Carson's guidance counselor informs him that one way to improve his chances of getting into Northwestern is to submit a literary magazine in order to show he can inspire others to write. He gets permission to start the magazine from his conservative principal, he announces at a school assembly that all entries will be taken, but finds the submission box filled with nothing but trash. When Malerie suggests that others will join because Carson convinced Scott and Nicholas to write for the school paper, Carson tells her the real reason behind their participation, she in turn reveals that she caught Claire having sex with Coach Walker, the older brother of her boyfriend, Justin. Malerie goes on to say how everyone in their school has an embarrassing secret that they wouldn't want to get out. Sheryl has another run-in with April when April recognizes Carson's name on the anti-depressant prescription, she comes home to Neal and demands to meet his son. During the homecoming parade, Carson is forced to pull the writer's club float himself after the cheerleaders take the car they were assigned.
Feeling more humiliated than Carson decides to blackmail several of his peers into writing for the literary magazine. He tricks yearbook president Remy Baker into sending him a dirty picture that could ruin her reputation. Together, he and Malerie blackmail fellow school paper members Dwayne for bringing marijuana to school, goth girl Vicki for taking BDSM-style pictures that her church-going parents would disapprove of. Carson additionally discovers that supposed foreign exchange student Emilio is from San Diego, knows only rudimentary Spanish, is using his faux-exotic charm to seduce women. During a meeting with the other students and Coach Walker, Carson extorts agreements that everyone must offer something to put in the magazine if they want their secrets to stay quiet. Carson tells Claire and Coach Walker that they must have each cheerleader and football player submit something as well, as a way to make the issue more popular among the student body. After school, Carson gets an unexpected call from his father.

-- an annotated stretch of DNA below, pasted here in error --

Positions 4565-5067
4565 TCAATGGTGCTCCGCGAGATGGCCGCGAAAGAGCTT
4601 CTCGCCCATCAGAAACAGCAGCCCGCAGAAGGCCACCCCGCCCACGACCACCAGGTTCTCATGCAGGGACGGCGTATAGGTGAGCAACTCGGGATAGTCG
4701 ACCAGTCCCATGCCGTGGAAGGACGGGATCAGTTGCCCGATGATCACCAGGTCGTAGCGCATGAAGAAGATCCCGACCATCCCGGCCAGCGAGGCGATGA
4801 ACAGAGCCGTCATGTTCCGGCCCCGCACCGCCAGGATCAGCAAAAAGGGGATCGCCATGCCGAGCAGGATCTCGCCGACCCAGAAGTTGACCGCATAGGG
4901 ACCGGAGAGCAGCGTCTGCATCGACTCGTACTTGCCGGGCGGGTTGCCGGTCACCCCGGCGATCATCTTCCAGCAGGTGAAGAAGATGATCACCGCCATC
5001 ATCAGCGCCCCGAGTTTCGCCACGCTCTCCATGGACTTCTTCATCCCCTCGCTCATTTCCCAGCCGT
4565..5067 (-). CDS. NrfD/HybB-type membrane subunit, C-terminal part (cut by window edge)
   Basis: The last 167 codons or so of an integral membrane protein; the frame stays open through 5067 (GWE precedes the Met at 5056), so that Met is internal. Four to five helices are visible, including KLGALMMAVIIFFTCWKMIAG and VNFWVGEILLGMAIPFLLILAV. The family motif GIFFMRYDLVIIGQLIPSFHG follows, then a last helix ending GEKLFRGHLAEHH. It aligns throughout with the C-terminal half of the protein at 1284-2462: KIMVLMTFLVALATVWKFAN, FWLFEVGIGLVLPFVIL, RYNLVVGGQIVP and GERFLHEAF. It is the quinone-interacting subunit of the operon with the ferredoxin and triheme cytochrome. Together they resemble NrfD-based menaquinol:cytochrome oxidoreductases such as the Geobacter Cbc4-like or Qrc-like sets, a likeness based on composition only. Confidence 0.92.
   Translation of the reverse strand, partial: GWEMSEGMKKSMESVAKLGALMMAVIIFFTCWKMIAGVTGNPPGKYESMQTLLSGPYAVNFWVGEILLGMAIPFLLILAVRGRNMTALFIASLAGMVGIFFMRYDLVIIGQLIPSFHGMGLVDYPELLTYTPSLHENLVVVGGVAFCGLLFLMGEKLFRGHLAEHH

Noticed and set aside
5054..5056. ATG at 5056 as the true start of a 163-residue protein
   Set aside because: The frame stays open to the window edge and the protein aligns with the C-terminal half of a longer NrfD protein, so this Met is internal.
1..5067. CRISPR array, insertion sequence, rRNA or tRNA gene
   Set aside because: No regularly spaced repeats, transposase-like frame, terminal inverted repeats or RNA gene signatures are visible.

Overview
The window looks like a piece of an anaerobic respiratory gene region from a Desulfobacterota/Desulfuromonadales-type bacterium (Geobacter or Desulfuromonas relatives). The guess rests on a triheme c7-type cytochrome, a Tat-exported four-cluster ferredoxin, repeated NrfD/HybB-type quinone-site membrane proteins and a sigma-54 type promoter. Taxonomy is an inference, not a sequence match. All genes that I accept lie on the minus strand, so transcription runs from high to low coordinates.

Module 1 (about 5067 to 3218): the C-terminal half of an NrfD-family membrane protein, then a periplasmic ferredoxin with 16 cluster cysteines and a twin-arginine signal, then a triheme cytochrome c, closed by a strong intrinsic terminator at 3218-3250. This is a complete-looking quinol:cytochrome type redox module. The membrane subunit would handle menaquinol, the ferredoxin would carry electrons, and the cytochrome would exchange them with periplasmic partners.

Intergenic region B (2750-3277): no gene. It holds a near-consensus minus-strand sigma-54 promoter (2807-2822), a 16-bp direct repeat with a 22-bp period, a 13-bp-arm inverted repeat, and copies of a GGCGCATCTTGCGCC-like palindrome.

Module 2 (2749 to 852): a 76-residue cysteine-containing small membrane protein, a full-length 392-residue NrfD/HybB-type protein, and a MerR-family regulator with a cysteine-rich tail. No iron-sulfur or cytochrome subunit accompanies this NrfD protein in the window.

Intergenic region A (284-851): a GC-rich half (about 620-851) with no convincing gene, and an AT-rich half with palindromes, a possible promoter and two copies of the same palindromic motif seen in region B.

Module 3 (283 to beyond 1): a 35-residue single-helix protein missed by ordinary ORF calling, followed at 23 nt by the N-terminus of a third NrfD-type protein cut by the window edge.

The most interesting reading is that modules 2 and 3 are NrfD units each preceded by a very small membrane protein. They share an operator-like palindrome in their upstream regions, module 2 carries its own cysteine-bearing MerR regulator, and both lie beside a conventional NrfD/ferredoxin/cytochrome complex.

Neal tells him about April, the baby, how he wants them to get together soon. When he has dinner with Neal and April, Carson realizes that his father is trying to make himself sound like he has been more present in Carson's life, which results in an argument and Carson storming out. During a student council meeting with the principal, Carson opposes a ban on clothing logos in school; as punishment, the principal revokes all off-campus privileges for students. During another encounter at the pharmacy, Sheryl explains to April that she gave her husband everything, was therefore left with nothing when he decided she wasn't enough for him and that just like April, she had a kid to keep him around, but that didn't change anything. Meanwhile, Carson completes the literary magazine, but it flops due to the backlash from the student body. Carson learns that he was accepted into Northwestern, but since he never confirmed his admission, he must wait to reapply and go to community college in the meantime.
Carson assumes his letter was lost in the mail, but after telling his mother, Sheryl admits she threw away his acceptance letter to protect him from her perceived "reality" that his dreams will never come true. While Carson and Malerie pack up the unread literary magazin
Montreal is the most populous municipality in the Canadian province of Quebec and the second-most populous municipality in Canada. Called Ville-Marie, or "City of Mary", it is named after Mount Royal, the triple-peaked hill in the heart of the city; the city is centred on the Island of Montreal, which took its name from the same source as the city, a few much smaller peripheral islands, the largest of, Île Bizard. It has a distinct four-season continental climate with cold, snowy winters. In 2016, the city had a population of 1,704,694, with a population of 1,942,044 in the urban agglomeration, including all of the other municipalities on the Island of Montreal; the broader metropolitan area had a population of 4,098,927. French is the city's official language and is the language spoken at home by 49.8% of the population of the city, followed by English at 22.8% and 18.3% other languages. In the larger Montreal Census Metropolitan Area, 65.8% of the population speaks French at home, compared to 15.3% who speak English.